Jessica Torode, coordinator of the BC Cetacean Sightings Network, helped Bowen Islanders deepen their knowledge of the cetacean population on the weekend with a presentation at Collins Hall on Saturday.
Attendees at the event learned the identifying features of the 8 most common cetacean species found in the coastal waters of British Columbia (harbour porpoise, dall’s porpoise, Pacific white-sided dolphins, killer whales, minke whales, grey whales, humpback whales, and fin whales), and learned about the species more specific to Howe Sound and the Straight of Georgia.
“We’ve only had five sightings of Pacific white-sided dolphins in Howe Sound in 2017,” said Torode. “There was a real spike of sightings in 2010, which may have been due to a slight increase in herring numbers in Howe Sound during that time.”
Humpbacks have made a remarkable recovery since commercial whaling decimated the population in the early 1900s. Their return to Howe Sound is likely due to the restoration of forage fish habitat in the past decade. However, Torode says increased human activity and plans for industrial development in the area are concerning. Humpbacks are the most commonly struck cetacean in BC, due to their unpredictable surfacing behaviour and their tendency to feed and rest at the surface of the water.
“More vessel traffic in the area could put these animals at risk for death or injury due to ship strike,” says Torode. “It’s very important for boaters to remember-See A Blow, Go Slow!”
Researchers along the coast are continuing to monitor humpback populations, but unfortunately, there are very few positive ids on Bowen’s local humpbacks.
“We don’t have enough fluke photos of the humpbacks that frequent Howe Sound,” says Torode. “It is tricky to get the photos we need. In order to get an identification photo, you need to take a photo of the unique scarring and pigmentation on the underside of a humpback’s tail fluke-so it’s a matter of being in the right place at the right time, and at the right angle.”
Torode encourages anyone who spends time on the water and has a tele-photo lens to send their pictures into the Sightings Network, especially if you can get a good identification photo. For humpbacks, that would be the underside of the tail fluke right before a dive. For killer whales, it would be the whale’s left side, their saddle patch and dorsal fin. These photos contribute to identification catalogues and help researchers monitor the habitat use and life histories of cetaceans in our local waters.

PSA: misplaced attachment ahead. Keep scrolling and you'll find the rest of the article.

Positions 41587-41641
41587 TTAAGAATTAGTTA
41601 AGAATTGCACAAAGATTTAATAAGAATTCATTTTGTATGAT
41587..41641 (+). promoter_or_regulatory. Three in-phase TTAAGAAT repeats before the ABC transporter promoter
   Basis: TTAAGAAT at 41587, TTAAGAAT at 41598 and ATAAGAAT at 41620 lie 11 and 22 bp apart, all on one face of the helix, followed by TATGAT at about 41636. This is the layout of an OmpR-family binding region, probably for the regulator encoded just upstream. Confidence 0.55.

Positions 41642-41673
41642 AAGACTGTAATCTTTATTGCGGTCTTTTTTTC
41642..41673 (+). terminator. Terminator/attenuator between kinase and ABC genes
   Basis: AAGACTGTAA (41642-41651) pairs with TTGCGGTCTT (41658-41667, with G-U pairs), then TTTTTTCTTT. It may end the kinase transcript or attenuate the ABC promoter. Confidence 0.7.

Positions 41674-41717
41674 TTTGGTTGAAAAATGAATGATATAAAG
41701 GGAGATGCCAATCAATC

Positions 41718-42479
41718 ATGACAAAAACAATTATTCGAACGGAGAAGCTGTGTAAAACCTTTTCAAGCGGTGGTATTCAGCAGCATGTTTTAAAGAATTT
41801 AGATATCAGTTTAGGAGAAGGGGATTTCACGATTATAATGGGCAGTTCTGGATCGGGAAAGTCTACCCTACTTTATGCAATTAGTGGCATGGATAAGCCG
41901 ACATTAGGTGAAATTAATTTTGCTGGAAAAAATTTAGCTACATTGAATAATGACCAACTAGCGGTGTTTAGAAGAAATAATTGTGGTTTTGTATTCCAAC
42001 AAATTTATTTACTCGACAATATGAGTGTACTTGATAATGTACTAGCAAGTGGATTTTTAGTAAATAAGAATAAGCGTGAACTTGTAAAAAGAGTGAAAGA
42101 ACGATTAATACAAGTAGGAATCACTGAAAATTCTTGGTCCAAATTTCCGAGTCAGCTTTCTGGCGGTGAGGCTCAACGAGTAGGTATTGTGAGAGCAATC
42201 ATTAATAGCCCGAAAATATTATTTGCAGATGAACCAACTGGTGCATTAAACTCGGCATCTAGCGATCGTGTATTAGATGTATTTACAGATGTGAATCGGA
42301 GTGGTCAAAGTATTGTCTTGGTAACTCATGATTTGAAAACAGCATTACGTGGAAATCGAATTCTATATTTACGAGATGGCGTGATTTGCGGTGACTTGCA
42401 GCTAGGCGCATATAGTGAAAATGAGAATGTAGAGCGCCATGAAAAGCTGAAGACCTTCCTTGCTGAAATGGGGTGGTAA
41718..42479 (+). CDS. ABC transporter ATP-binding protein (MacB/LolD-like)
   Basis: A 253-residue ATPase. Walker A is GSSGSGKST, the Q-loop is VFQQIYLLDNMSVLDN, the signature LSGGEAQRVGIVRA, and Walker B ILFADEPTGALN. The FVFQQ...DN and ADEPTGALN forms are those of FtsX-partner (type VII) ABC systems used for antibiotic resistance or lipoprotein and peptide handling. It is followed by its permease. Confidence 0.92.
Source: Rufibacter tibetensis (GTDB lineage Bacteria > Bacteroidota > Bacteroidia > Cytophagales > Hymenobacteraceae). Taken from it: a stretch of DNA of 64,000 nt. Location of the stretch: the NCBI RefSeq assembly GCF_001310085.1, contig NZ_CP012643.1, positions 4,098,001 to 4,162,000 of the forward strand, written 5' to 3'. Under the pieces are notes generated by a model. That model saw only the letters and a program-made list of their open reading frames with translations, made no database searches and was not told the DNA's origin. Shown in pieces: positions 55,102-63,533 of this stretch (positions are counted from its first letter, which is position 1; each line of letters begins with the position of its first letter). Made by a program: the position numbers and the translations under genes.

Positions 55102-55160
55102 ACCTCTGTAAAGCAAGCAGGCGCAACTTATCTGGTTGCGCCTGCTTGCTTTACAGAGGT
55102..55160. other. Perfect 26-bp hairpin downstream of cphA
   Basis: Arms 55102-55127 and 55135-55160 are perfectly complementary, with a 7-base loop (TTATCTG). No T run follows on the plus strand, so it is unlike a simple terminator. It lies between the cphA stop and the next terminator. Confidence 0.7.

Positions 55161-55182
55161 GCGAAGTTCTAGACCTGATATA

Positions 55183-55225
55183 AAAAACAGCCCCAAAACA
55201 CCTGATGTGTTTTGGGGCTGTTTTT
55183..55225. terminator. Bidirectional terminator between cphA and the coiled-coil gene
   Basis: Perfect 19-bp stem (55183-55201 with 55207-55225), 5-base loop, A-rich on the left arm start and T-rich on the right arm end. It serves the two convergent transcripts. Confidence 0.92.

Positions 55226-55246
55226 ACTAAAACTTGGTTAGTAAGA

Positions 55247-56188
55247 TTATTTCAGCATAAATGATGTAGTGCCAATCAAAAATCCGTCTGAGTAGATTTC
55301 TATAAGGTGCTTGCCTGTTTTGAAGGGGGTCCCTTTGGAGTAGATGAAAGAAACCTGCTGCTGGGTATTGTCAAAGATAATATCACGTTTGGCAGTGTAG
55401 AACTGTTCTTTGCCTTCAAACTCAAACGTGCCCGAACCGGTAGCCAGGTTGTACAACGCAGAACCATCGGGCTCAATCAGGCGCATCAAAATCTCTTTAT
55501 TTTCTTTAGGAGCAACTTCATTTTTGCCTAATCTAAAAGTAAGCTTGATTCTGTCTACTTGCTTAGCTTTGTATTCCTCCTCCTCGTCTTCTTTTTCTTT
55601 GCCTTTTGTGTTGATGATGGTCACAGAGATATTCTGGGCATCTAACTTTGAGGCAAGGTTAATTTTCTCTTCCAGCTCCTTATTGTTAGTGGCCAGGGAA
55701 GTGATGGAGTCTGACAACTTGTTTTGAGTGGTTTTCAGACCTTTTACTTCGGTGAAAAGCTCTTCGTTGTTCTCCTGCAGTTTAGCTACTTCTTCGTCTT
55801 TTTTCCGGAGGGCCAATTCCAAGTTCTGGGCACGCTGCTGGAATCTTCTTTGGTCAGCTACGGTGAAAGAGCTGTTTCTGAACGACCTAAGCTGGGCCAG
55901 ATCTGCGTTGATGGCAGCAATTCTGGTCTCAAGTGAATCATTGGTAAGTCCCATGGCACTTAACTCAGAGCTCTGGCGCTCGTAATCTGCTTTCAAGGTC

In 2016, there were 103 reported sightings of killer whales in Howe Sound. Most of the confirmed sightings are of Transients, otherwise known as Bigg’s, and they’re here for the seals.
“More than 50 percent of their diet is harbour seals,” says Torode about the local population of Bigg’s killer whales.
When you spot one in Howe Sound, it may well be a member of the T123 matri-line, made up of a male known as T123A (“Stanley”), who was born in the year 2000, his sister and his mom. Five confirmed sightings of these whales were reported in Howe Sound this summer, including one sighting that turned into a viral video.
In April, a boater named Elliot Funt was on the water near Bowyer Island caught footage of orcas hunting a sea-lion, which eventually used the boat next to his as a shield. After the killer whales gave up the chase, the boat drove close to land, giving the sea-lion a chance to escape.
Torode says incidents like this are increasingly common.
“A similar incident occurred with kayakers caught in the middle of a group of Bigg’s killer whales hunting a harbour seal,” she says. “One of the killer whales almost breached on top of the kayakers, so obviously it can be very dangerous to humans. It is also detrimental to the whales, because they are expending all this energy and might not end up getting the food they need.”
Of course, she adds, there might not be much you can do once a seal is using your boat as a shield – beyond keeping an appropriate distance from whales in the first place. As of this spring, new whale-wise regulations will require boaters to stay at least 200 metres from killer whales.
To report your whale sightings, use the WhaleReport app, send an email or call 1-866-I-SAW-ONE (1-866-472-9663). Go to wildwhales.org to download the app and to find out more.